lördag 30 augusti 2008

The Weight of Ethics vs The Lightness of Moralism

Dear Dino

Alfred North Whitehead is a brilliant old thinker!!!

But no, the Zoroastrian concept of "immortality" is not tainted by the Christian concepts of remorse, guilt and fear of punishment. Because those concepts are tied to the idea that there exists a Judge who is the center of existence, and to whom we are mere objects, mere toys, meaning that our actions and our very existence is only there for the Judge to judge us and play around with us. On Barhamic religion, this figure is the God-Father-Almighty, in psychoanalysis this is The Big Other, an illusionary but strong phantom with eormous power over our subsconsciousness.

None of this exists in Zoroastrianism. There is no such Big-Other-judge. Our actions get their value strictly to OURSELVES through what we do. We not only choose the actions, we also choose the valuations of these actions. This is why Zarathushtra does not specifiy WHAT is good about goodness, this is left to us and our our friends and our culture and our generation to decide. Ethics is, as always in philosophy, a SUBJECTIVE or inter-subjective experience rather than an objectively valid print in stone (such as Sharia Law or The Ten Commandments).

However, it is also true that Zarathushtra's ethics are not sloppy. In a way they are far HARDER than Christian morality. Because in Christianity, we are promised that God will alter our mistakes and forgive us and create a new world for us to live in when we enter Heaven. There are no such promises in Zarathushtra's ethics: This is why Zarathushtra is much HARDER about what we are supposed to do with our freedom than Christianity ever was. Ethics is not a sweet escape from moralism. Ethics is instead the confrontation of TRUTH and the willingness to avoid the escape to morality to avoid reality as it is. "We are our thoughts, we are our words, we are our actions" is an extremely TOUGH ethics. But it is the only ethics which is true and correct. We are ourselves and also the consequences of what we decide this being to be. No wonder Zoroastrians have been AGGRESSIVE about such ethical principles as keeping the world clean, recycling, and living in balance with nature. These are not things we as Zoroastrians take lightly.


2008/8/30 Special Kain

It is interesting, indeed, and it reminds me of Alfred North Whitehead's concept of man's immortality: The effects we cause will live on in future events, because the world is a web or a network of interrelated and mutually dependent events. Whatever we do, it's like leaving a footmark. Thus, whether we do good or bad things, it will remain in this world forever.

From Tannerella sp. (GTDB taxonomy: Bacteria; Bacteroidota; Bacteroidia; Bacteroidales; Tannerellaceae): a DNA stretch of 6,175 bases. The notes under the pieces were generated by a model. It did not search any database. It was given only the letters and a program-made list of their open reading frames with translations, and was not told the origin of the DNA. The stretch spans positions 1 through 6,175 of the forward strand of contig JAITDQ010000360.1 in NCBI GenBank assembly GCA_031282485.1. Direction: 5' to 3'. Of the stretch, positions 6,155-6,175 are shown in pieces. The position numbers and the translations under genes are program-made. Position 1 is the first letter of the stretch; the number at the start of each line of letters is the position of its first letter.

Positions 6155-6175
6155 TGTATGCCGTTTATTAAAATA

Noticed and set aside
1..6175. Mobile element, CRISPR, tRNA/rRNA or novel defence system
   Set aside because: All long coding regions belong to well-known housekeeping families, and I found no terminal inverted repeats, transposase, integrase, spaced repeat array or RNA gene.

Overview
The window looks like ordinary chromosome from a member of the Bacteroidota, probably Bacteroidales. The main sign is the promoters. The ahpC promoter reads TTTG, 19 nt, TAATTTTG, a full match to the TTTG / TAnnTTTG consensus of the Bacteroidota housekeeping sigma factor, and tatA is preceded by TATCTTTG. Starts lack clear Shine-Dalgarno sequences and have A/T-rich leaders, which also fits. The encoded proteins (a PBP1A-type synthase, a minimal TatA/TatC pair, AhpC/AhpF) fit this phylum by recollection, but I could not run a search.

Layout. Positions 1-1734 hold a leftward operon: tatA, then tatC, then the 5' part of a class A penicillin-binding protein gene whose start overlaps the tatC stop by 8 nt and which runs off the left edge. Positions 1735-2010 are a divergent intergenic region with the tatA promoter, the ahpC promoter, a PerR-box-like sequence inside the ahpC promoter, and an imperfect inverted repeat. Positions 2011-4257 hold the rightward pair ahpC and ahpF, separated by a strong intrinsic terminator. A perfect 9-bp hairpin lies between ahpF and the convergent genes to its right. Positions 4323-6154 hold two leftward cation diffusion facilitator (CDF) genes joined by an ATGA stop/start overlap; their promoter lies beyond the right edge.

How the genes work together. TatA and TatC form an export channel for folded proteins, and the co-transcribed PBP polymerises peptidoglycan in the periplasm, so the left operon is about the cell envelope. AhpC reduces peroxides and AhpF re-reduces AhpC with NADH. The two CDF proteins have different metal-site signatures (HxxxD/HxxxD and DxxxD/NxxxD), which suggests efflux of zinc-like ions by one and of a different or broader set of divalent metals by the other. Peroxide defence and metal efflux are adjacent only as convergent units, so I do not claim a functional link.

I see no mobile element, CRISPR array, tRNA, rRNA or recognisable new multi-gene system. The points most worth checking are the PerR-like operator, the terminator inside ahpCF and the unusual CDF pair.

Bearing this in mind, why should we decide to do something bad when it's going to be a part of the world we're living in? It would always stay with us. It's perfectly logical to cultivate a constructive mentality.

Frankly, I'm not too happy with my own arguments concerning the ethical consequences of our actions's "immortality", since it seems to be tainted by the ugly concept of 'Christian remorse/guilty consciousness/fear of punishment'. And I truly dispise that. But I'll just leave it at this. ;)

--- Alexander Bard schrieb am Sa, 30.8.2008:

Von: Alexander Bard
Betreff: [Ushta] Ravan - An amazing concept!
An: Ushta@yahoogroups.com
Datum: Samstag, 30. August 2008, 13:40

May I add that "ravan" is an amazing concept!!!
I have never heard of anything like it in western thought.
Perhaps with the advent of modern physics - and the realisation that time is merely another fourth dimension of existence - ravan can be introduced in a big way, since ravan now can get a far more direct sense of "being" rather than "just" being the pattern and influence left beyond by our bodies in existence as such.
Ravan is simply bodies WITHIN the dimension of time.
But then again, the concept of time has been far more thoroughly approached in Iranian and Indian philosophy than ever in western philosophy, where time was considered a given fact not to be given attention well into the 21st century and the late arrival of time-fascinated philosophers such as Henri Bergson.

2008/8/30 Parviz Varjavand

Dear Dino,

Your points are very elegantly presented and very correct. I am if full agreement with you.
Now hear my two cents on the Meaning of Ravan.
I take Ravan to be related to words such as Raftan and Raftar. It means Movement or Behavior. In our lives we move in certain directions and the paths we take do matter. They are our Ravan. When we die, our Ravan survives and it is the footprints of what we did when alive. As long as our Ravan is remembered well, we live on and that is what Ravan'ash Shad Bad means, may his/her Ravan be happy. Ravan is not Soul in the classic sense that a ghost-like vapor of us survives after the death of the body; I do not believe in that kind of a soul void of body in Zoroastrianism.

Ushta Te,
Parviz Varjavand

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